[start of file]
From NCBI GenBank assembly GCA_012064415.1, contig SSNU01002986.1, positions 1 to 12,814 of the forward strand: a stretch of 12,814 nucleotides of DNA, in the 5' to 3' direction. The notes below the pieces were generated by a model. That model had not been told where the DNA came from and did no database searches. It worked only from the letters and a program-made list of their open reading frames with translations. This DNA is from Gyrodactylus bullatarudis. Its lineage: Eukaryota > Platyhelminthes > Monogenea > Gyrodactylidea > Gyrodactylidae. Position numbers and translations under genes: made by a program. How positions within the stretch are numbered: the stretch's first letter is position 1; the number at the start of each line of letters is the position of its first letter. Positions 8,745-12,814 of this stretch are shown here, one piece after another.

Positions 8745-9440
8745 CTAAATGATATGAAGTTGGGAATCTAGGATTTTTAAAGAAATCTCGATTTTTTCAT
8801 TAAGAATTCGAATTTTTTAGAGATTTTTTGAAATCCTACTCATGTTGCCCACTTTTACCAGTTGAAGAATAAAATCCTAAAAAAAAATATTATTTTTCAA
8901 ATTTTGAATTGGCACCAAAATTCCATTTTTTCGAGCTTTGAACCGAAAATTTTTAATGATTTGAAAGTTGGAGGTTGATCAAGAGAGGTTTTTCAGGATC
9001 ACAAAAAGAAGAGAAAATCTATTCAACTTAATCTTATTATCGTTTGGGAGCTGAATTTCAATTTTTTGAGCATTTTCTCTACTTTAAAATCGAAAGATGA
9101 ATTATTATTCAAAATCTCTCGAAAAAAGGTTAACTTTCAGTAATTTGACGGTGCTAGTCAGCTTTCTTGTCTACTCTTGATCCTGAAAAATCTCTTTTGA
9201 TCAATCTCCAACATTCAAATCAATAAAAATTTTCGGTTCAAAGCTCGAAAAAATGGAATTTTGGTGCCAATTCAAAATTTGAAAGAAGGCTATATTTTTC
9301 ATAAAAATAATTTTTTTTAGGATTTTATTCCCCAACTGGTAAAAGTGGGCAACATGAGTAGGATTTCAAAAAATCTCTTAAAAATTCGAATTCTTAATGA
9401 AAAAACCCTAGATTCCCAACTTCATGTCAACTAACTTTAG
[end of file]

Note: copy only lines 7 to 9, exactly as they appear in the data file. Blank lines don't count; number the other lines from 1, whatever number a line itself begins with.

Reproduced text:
9101 ATTATTATTCAAAATCTCTCGAAAAAAGGTTAACTTTCAGTAATTTGACGGTGCTAGTCAGCTTTCTTGTCTACTCTTGATCCTGAAAAATCTCTTTTGA
9201 TCAATCTCCAACATTCAAATCAATAAAAATTTTCGGTTCAAAGCTCGAAAAAATGGAATTTTGGTGCCAATTCAAAATTTGAAAGAAGGCTATATTTTTC
9301 ATAAAAATAATTTTTTTTAGGATTTTATTCCCCAACTGGTAAAAGTGGGCAACATGAGTAGGATTTCAAAAAATCTCTTAAAAATTCGAATTCTTAATGA